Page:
The next step is to explore the bast collection of examples provided by Atmel Start. I personally tested many of them for both SAML10 and SAML11. However, I only include 3 examples in this review. These examples shows basic and advanced charcateristics of the SAML10/11 Xpalined pro boards.  Specifically, these examples test on-board security ICs and the TrustZone available on the SAML11 microcontroller family.


Atmel Start

This is a practical tool to select and configure software components of an embedded application. This tool allows you to begin a project from scratch or quickly begin with plenty of examples for many evaluation boards including the SAML10/11 Xplained Pro boards.

Atmel start is offered by Microchip as a web application, or it is integrated directly on Atmel Studio.


Many of the examples for the SAML10/11 require the IO1 Xplained Pro expansion board, which is not included with the kit. This is unfortunate, becasue I was not able to test many of the microcontroller capabilities. For example,  the "IO1 Xplained Pro Low power demo" demonstrate the highlighted low-power capabilities of the SAML10/11 microcontrollers, but it requires a expansion board. In spite of the missed expansion board, there are still plenty of examples that you can try directly on the evaluation board without using any extra hardware.


Led Flasher

The first example that I tested was the led flasher---the blinky example---which is included in any development/evaluation platform.

For testing this example, within Atmel Studio you need to go to File->New->Atmel Start Example Program. This is going to show the Atmel Start tool interface. In this interface you need to select your board (SAML11 Xplained Pro in my case) and look for the Led flasher example. Select the example and click on Generate project. Atmel Studio will show you a dialog window to define the name of the project and the location to save it, you may provide the information accordingly. If this is the first time that you use Atmel Studio it is possible that it will install extra packages for the target board. You must agree with the installation of the missing packages. After installing missing packages  Atmel Studio will create all the required folders and include all the source files for your project.

At this point you are ready to compile and debug your code. Press F7 to build your solution, open the led_flasher_main.c file on the Solution Explorer and set a breakpoint,  then press Alt + F5 to start debugging. Atmel Studio will compile and flash your board automatically. The whole process to test the first example took me 5 minutes in total. It was a  very straight forward and clean process.  The following image shows a debugging session on Atmel studio for the led flasher example, it includes a break point,  the solution explorer and the content of base flash.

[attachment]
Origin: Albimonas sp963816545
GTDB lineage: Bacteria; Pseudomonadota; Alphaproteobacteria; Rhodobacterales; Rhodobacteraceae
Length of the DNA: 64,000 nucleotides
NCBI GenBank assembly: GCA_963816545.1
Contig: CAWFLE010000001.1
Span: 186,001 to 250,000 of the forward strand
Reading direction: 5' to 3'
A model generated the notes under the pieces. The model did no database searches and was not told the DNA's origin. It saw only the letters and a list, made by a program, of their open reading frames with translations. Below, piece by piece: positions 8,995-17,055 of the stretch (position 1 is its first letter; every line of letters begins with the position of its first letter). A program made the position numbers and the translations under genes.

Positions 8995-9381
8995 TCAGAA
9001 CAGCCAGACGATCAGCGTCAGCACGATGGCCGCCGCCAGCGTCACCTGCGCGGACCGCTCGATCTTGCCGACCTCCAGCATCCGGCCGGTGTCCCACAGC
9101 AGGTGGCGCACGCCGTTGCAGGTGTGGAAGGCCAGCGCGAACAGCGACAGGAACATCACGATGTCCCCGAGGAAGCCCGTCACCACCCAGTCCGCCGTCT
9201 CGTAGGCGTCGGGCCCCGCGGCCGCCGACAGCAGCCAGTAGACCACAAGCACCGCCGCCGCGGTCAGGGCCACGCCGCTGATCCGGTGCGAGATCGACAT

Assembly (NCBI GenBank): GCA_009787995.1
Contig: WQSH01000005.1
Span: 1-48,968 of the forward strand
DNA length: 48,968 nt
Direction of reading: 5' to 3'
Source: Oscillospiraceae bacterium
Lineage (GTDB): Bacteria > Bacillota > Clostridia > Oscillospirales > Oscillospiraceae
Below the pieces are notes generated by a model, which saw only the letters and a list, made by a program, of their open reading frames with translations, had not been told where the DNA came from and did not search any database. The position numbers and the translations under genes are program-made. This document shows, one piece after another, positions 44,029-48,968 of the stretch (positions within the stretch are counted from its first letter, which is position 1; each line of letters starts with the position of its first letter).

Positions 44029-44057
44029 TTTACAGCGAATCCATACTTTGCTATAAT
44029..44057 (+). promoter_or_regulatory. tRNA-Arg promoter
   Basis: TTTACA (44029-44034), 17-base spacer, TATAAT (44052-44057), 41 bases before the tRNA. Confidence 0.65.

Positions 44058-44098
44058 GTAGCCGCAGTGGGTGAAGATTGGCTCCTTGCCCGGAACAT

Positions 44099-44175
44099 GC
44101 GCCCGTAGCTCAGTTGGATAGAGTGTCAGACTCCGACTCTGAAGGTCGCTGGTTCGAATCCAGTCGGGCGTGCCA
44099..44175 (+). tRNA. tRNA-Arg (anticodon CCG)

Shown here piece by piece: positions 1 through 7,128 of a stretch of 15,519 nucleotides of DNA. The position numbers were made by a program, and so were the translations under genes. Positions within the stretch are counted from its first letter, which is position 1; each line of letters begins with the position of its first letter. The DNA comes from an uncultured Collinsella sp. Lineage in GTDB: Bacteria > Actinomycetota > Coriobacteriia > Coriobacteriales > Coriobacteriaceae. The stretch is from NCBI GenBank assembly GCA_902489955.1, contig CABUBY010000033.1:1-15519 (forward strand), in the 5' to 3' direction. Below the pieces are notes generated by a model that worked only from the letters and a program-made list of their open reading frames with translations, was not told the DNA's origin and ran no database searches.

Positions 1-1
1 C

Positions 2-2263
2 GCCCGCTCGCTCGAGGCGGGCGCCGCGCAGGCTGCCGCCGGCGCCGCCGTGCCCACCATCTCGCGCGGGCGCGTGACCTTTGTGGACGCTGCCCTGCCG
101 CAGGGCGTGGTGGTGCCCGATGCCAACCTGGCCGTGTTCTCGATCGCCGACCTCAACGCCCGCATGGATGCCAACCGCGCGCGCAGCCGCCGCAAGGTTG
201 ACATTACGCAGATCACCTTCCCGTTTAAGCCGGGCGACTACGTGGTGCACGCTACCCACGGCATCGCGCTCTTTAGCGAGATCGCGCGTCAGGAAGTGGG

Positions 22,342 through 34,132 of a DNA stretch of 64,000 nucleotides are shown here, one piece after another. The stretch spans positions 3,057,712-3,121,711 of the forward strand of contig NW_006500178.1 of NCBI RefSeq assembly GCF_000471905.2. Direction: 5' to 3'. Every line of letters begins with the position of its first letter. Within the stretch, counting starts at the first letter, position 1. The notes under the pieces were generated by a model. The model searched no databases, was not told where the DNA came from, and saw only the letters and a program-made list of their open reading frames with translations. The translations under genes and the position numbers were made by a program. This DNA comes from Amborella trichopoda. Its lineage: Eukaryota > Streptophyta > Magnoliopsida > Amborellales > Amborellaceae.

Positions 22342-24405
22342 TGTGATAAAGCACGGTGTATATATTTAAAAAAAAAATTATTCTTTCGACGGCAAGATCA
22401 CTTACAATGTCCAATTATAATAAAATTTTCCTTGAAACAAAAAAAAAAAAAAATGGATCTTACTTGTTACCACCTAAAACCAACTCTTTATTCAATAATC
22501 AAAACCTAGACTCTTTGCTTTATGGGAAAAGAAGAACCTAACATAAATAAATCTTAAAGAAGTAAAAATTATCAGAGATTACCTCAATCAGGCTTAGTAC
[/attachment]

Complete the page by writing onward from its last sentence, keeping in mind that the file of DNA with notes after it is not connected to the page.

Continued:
Node Authentication Basic example

According to Atmel Start documentation, "This project is an all-in-one example that uses the ATECC508A CryptoAuthenticationTM device to demonstrate secure node provisioning and node authentication using PKI methodology. Specific details include internal key generation, creation of signer and device certificates, and certificate chain verification from device to the certificate root.". Since, the ATECC508A IC is included in both evaluation boards you can test this example on either the SAML11 or SAML10.


You need a bit of background about asymmetric encryption and PKI (Public Key Infrastructure) to understand this example. You can check the following link to have a brief idea about it: Public key Infrastructure.


This example requires a serial  communication port to access the console and execute the commands of the example. You can use any external terminal software or the data visualizer of Atmel Studio. I used both, the data visualizer and Putty software with equal results. The following are the configuration parameters used on my test:

  • No parity
  • 8-bit character size
  • 1 stop bit
  • 115200 baud-rate


No issues were faced testing this example, similar to the previous led flasher example, compiling and flashing the code took less than 5 minutes. The following image shows the Data Visualizer accessing the serial console and the help menu of the Node Authentication Example.




This is an all-in-one example. It demonstrates the following roles of the secure implementation:

Provisioner: The role that configures and programs the ATECC508A for runtime use.

Client: The device to be authenticated, such as an accessory.

Host: The device which would perform the authentication and verification steps to ensure the device is authentic.


More details about the example can be read on the following link:



The following image shows the output on Putty of the client-provision command. It includes the output for Signer CA public key, Signer Public Key, Device Public Key and Signer Certificate.


The following image shows the verification of Root of Trust (certificate linkage) and the verification of the challenge. In this image we observe how the client is provided a random number and then returned the value signed by its private key. The host takes this value and verifies that the challenge was signed by the client using the public key of the signer (client). The example includes all the roles in a single device (CA, client, host) for didactic purposes, which not likely occur in a real application. However, my impression is that ATECC508A is a  good solution to provide a verification process of OEM devices. This verification process is difficult to forge due to the hardware based protection of the private keys of the client.